Technology continues to shape the world we live in. Cars can be hailed to your doorstep from Uber in five minutes. Computers continue to increase in power and decrease in price. Entire movies can be downloaded and streamed faster than it used to take to download a song to one's iPod.
Investors would be downright small-"f" foolish not to allocate at least a portion of their investment portfolios toward this dymanic sector. With this modern fact of life in mind, we asked some of The Motley Fool's best and brightest to come up with three tech stocks worthy of Foolish consideration in July. Here's what they came up with.
A victim of Brexit
Tim Green: Shares of Dutch company NXP Semiconductors (NASDAQ:NXPI) tumbled along with most stocks when the United Kingdom voted to leave the European Union. While the market has largely recovered since then, NXP stock is still depressed, creating a buying opportunity for those willing to accept some uncertainty.
NXP is a diversified semiconductor company, although following its acquisition of Freescale Semiconductor last year, the company is more heavily tilted toward the automotive industry. During the first quarter, the automotive segment accounted for 36% of the company's total revenue, up from just 20% in the prior-year period. The Freescale acquisition has positioned NXP well for the march toward a mass-market self-driving car. In May, NXP announced a self-driving car platform called BlueBox, which combines many of its products and provides a complete solution to automotive companies developing and testing autonomous cars.
NXP is currently facing weak demand in some of its markets, and the result has been a decline in earnings. Analysts are expecting $5.70 per share in non-GAAP earnings this year, putting the P/E ratio at about 13.5. That's an attractive price, assuming NXP can meet expectations. The Freescale acquisition did add quite a bit of debt to the balance sheet, but NXP's recent sale of its Standard Products business will help knock that debt down.
There will be plenty of uncertainty in the near term for NXP, given continuing headwinds and the fallout from the Brexit vote. But for long-term investors, July looks like a great time to pick up some shares.
We need more bandwidth
Sean O'Reilly: If there's one thing you can be sure of about the future of technology, the entertainment industry, or, heck, our world as we know it, it's that we're moving at increasingly faster internet speeds. Planet Earth becomes more and more connected every day, and that means lots and lots of data -- it's that simple.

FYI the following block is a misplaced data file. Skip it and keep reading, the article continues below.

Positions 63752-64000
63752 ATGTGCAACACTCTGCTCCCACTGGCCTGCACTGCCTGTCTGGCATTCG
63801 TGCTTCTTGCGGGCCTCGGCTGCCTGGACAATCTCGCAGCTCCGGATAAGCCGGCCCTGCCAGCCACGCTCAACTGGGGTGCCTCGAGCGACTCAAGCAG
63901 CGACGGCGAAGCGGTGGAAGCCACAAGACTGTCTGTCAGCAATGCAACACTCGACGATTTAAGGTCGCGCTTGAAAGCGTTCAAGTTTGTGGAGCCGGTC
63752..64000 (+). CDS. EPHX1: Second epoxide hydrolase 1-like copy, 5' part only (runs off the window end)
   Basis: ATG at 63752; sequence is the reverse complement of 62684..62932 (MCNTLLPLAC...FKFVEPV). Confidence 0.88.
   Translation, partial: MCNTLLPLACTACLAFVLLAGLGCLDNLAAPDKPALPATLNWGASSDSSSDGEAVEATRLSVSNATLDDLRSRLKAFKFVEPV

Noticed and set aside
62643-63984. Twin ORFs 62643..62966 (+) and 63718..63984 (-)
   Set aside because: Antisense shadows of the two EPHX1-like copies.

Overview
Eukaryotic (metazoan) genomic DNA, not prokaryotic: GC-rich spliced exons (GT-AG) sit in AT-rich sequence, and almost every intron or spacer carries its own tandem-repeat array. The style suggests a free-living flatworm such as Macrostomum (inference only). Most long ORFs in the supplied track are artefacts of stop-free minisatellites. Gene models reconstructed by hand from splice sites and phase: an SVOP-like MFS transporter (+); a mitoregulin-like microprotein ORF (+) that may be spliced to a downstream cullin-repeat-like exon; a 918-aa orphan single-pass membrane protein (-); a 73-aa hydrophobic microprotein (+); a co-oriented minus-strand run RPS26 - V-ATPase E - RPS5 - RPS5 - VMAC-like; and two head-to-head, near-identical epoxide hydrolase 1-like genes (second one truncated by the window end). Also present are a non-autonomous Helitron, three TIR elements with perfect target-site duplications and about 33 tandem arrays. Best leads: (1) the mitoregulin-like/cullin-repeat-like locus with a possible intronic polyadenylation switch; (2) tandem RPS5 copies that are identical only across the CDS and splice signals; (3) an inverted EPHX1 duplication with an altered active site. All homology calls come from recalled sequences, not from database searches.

Enter Infinera Corp. (NASDAQ:INFN)(NASDAQ:INFN)which provides optical networking equipment (think light-based fiber optics), software, and services to internet service providers and other owners of networks that connect us to one another. To date, well over 100 major internet and networking service providers have chosen Infinera's technology and platforms to increase the bandwidth of their fiber-optic networks.
Alas, the endorsement of some of the biggest ISP's in the world hasn't been enough to save Infinera from recent difficulties. In addition to a current soft market for its products, its acquisition of Swedish Transmode, where there were thought to me a plethora of cross-selling opportunities, has turned out to be more trouble than it was worth. These difficulties have caused Infinera's share price to fall 35% year to date.
Current travails aside, the long-term picture is positive, and it seems likely that this is a classic case of a great business being sold by Wall Street for short-term minded reasons. Infinera has been free cash flow-positive for the past three years, trades for 29.4 times forward earnings, and is expected to more than double earnings per share, according to S&P Capital IQ estimates, over the next two years into fiscal 2018.
Bottom line: As the world becomes more and more connected, it's going to need Infinera.
An action-packed turnaround
Steve Symington: With shares of GoPro (NASDAQ:GPRO) having declined nearly 80% over the past year as of this writing, I think now could be the perfect time for opportunistic investors to take advantage of a potential rebound for the action-camera specialist.
Shares have traded roughly flat over the past two months, after GoPro told investors in early May that revenue in its first quarter plunged 49.5% year over year, to $183.5 million, which translated to an adjusted EBITDA loss of $86.8 million, and an adjusted net loss of $86.7 million. But keep in mind that all of these figures significantly exceeded GoPro's guidance. And CEO Nick Woodman noted that unit sell-through rates were roughly 50% higher than sell-in, helping global channels to reduce an inventory glut that has stubbornly held back the company's results in recent quarters.
Meanwhile, GoPro is widely expected to launch both its new Karma quadcopter -- which marks its long-awaited entry into the fast-growing consumer-drone market -- and a new HERO5 line of wearable cameras in time for the 2016 holiday season. If either or both these launches gains any meaningful traction, it could rejuvenate investors' enthusiasm for GoPro stock and, in turn, result in a fast and furious rebound from its recent lows. If that happens, investors who buy in July should be more than happy with their decision.
Sean O'Reilly has no position in any stocks mentioned. Steve Symington has no position in any stocks mentioned. Timothy Green has no position in any stocks mentioned. The Motley Fool owns shares of and recommends GoPro, Infinera, and NXP Semiconductors. Try any of our Foolish newsletter services free for 30 days. We Fools may not all hold the same opinions, but we all believe that considering a diverse range of insights makes us better investors. The Motley Fool has a disclosure policy.